Who knew that a string of mines once stretched across Auckland Harbour to protect the city from invasion? I certainly did not. This startling gem was just one of the facts imparted during the time it took to enjoy a cup of coffee with Jane Cotty, Communications Manager for the National Museum of the Royal New Zealand Navy.

Torpedo Bay Navy Museum – credit: New Zealand Navy

The minefield, which stretched from Torpedo Bay to Bastion Point, was mooted during the first ‘Russian Scare’ in 1888 and was fully operational by 1904. To a journalist, a revelation like this opens a whole new level of enquiry. Yes, I knew something of a ‘Russian Scare’ but no, I did not realise that the entrance to Auckland harbour was once laced with mines.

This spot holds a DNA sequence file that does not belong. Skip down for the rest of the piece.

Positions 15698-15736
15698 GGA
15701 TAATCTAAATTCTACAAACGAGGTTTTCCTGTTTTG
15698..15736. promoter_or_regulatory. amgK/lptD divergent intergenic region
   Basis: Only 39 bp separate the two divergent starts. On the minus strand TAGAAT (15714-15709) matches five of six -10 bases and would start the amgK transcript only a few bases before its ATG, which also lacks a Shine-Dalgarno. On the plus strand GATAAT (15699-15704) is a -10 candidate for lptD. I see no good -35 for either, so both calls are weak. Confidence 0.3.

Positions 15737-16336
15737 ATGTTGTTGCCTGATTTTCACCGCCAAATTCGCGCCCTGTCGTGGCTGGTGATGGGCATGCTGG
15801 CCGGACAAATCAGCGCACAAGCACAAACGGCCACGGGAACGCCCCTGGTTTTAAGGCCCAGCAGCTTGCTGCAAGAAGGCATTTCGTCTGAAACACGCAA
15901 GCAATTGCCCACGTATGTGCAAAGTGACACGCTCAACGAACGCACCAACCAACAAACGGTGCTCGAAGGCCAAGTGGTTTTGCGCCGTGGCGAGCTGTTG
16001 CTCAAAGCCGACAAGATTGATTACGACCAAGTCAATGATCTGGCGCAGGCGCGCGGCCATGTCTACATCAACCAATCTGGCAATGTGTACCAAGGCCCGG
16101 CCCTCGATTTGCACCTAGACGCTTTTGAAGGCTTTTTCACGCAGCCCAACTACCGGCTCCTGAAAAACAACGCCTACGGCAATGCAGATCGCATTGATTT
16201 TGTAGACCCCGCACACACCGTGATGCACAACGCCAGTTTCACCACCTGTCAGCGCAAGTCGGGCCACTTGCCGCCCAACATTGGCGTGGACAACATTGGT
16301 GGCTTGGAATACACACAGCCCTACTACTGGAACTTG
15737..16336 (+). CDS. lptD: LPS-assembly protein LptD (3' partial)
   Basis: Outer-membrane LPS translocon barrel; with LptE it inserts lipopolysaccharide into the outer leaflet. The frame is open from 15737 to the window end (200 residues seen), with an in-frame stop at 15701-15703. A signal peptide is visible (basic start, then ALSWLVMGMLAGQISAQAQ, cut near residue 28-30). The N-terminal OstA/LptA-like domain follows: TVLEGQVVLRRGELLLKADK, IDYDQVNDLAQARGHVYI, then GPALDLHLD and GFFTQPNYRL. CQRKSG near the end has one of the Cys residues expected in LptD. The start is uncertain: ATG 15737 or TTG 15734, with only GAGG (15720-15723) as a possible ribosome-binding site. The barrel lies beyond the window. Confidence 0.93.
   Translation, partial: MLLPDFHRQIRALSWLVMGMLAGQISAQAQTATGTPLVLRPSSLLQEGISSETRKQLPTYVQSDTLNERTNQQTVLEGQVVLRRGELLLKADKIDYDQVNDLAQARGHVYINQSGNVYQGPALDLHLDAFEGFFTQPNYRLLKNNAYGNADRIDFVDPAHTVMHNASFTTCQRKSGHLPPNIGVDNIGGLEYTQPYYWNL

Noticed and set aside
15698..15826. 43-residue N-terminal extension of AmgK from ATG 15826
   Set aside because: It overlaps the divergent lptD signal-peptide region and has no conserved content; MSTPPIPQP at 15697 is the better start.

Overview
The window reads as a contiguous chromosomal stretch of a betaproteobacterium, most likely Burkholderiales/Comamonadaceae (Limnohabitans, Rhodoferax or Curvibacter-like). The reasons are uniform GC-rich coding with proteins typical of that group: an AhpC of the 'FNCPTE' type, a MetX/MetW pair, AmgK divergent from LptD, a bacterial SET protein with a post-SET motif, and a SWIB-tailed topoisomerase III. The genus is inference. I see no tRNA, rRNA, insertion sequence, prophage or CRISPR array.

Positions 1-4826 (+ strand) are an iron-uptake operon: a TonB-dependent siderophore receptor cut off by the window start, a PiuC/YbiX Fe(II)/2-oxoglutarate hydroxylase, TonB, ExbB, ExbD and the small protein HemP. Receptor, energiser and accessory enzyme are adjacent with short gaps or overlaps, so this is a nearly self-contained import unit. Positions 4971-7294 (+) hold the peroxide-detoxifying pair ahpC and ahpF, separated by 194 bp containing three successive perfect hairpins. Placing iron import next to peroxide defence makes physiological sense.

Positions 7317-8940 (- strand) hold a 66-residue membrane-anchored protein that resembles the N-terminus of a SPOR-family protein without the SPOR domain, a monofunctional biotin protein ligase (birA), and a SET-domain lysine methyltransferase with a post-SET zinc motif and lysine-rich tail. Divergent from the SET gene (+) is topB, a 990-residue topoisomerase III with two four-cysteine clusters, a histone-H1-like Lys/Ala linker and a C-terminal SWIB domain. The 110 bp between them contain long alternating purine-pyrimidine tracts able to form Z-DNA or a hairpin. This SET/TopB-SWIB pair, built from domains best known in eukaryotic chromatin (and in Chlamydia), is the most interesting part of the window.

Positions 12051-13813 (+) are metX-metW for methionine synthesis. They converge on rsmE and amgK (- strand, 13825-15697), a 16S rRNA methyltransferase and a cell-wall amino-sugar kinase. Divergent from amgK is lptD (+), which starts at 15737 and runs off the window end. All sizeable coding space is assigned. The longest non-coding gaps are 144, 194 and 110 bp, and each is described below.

The ‘luckiest ship in the world’ – HMS New Zealand – credit: New Zealand Navy

Further investigation was required and I was staggered to learn that these mines (known as torpedoes at that time) were assembled in the Mines Store at Torpedo Bay and transported (carefully, it is assumed) on a series of railway lines to the end of the wharf, before being lowered and strung across the harbour. In the event of an approach by an enemy ship the mines could be detonated from a bunker on North Head. Meanwhile, friendly craft could pass through a ‘safe passage’ unharmed.

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